(This has been mailed to their contact email address.)

Ai että eduskuntako kumileimasin?

Eduskunnan sivustouudistus on ollut positiivinen kokemus. Olen oikein paljon pitänyt uudesta palvelusta: voin pyytää eduskuntaa lähettämään minulle tiedon aina, kun minua kiinnostavien valiokuntien lausuntoja tai mietintöjä valmistuu.

Paljon on puhuttu siitä, että eduskunta olisi vain hallituksen kumileimasin. Tämän kumoaa kyllä äsken lukemani lakivaliokunnan mietintö LaVM 20/2006 vp:

[...]
Päätösehdotus

Edellä esitetyn perusteella lakivaliokunta ehdottaa,

että lakiehdotus hylätään.

035 years old

I was born on 19771102T2018+0200. Thus, it is now almost an hour into my 29th, that is, 035th, that is, 0x1Dth birthday. And what am I doing right now? Celebrating? No, actually I am writing a novel.

This is the fourth time I participate in the interNational Novel Writing Month. The MissionImpossible is to write 50 000 words of fiction, a single story, in thirty days. That makes about 1667 words a day, roughly half a dozen pages of manuscript for each 24 hours of this month.

I won last year, but whether I cheated or not only $DEITY can tell. I certainly can’t. This year, I want to finish with flying colors.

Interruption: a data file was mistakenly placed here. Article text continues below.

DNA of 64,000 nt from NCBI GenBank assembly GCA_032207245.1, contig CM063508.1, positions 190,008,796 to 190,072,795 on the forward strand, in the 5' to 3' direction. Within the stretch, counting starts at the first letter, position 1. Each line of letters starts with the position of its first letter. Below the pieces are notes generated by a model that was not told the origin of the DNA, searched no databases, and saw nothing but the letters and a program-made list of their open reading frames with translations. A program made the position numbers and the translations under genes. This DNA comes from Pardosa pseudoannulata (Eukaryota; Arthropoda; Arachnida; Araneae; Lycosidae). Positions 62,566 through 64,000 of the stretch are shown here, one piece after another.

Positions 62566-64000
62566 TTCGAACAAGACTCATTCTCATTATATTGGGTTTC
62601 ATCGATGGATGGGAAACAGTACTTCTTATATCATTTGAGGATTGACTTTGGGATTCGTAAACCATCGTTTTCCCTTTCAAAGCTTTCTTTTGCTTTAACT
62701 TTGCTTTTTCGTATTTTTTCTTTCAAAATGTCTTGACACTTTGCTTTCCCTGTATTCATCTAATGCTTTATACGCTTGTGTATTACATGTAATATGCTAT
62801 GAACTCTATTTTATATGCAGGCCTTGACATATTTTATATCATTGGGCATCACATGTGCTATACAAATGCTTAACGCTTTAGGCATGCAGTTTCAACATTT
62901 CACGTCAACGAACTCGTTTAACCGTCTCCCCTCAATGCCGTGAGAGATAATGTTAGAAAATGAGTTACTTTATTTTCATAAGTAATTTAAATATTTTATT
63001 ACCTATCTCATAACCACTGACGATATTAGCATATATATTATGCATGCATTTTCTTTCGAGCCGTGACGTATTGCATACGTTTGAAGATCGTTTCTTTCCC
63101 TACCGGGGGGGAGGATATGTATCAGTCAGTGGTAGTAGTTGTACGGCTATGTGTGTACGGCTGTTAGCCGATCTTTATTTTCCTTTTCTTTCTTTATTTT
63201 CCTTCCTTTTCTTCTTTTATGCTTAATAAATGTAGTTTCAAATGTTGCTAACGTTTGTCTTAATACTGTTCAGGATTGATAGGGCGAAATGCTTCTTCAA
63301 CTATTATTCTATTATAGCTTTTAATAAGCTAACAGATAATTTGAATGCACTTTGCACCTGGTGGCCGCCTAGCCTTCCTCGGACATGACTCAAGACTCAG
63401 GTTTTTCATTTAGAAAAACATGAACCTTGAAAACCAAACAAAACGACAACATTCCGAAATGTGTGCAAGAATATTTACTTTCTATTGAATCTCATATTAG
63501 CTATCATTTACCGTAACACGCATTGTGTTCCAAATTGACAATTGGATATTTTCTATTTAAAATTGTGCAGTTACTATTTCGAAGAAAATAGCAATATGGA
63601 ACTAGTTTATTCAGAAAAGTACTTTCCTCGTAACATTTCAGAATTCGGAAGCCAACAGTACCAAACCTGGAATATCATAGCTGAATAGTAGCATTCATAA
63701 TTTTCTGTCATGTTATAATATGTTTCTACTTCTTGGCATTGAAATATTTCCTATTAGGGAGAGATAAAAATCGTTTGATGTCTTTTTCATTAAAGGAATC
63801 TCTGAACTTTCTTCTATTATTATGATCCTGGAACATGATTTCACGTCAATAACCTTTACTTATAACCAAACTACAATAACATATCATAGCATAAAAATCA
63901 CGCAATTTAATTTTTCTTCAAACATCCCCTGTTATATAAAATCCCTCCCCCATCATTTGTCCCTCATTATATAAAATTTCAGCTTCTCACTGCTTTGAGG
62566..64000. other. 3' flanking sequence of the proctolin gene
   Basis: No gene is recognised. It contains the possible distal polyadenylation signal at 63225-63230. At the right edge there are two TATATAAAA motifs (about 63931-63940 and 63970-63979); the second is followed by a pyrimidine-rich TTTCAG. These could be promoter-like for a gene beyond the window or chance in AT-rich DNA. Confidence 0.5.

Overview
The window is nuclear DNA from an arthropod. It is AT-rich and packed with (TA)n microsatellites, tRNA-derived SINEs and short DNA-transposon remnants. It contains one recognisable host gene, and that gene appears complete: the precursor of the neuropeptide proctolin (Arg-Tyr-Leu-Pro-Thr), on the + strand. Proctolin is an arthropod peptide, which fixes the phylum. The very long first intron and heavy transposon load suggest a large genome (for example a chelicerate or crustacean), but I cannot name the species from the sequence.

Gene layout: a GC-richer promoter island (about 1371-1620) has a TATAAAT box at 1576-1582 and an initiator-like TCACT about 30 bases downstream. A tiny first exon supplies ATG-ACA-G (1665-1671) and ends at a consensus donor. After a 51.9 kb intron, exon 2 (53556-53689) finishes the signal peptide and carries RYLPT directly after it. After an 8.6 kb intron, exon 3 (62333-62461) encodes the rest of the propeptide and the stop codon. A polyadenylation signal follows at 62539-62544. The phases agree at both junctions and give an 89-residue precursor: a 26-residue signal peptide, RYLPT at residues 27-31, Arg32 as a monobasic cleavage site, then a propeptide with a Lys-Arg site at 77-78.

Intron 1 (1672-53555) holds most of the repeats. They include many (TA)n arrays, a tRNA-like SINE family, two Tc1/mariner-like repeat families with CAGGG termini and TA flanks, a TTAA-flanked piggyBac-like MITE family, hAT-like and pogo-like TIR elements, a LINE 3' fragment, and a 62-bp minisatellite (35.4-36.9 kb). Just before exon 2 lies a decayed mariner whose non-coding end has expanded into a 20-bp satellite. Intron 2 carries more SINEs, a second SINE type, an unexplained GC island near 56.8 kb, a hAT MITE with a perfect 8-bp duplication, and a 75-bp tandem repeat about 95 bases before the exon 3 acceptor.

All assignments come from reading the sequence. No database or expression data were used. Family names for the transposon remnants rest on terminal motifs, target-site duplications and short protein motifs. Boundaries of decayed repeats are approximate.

Yesterday (the first day of the hellride) I learned a valuable lesson. If my writing slows to a crawl, then I am writing something I should not be writing. Rethinking the scene in question, to include some sort of jeopardy, usually helps. Not that my writing is anything close to stellar when it flows; but in NaNoWriMo it doesn’t matter. Quantity is the only thing that matters, quality is left as an exercise to the reader. Um. No. Quality is the worry of the National Novel Editing Month, in March.

Last year I cat-vacuumed by writing blog posts about the Finnish judicial system. This time I wised up and made it a topic of my novel. It is a sf story, set in a future colony world populated by Finns. Who have refrigerated the Finnish system. Well, almost. They have changed it enough that I can call it fiction. Um. Also to be able to write about things that cannot be written. If it is fiction (in fact, not just in fiction), I am not breaking my oath to keep the deliberations secret. Because it’s fiction, I am not actually writing any court case I have sat in. Setting it in a different world allows me to create court cases that would not exist in the real world. Like trying someone for a murder they are alleged to have committed fifty years ago on another planet, with no physical evidence. Oh wait, almost sounds like the Lake Bodom murders. Damn. Oh right, I forgot. I didn’t sit in that panel of judges.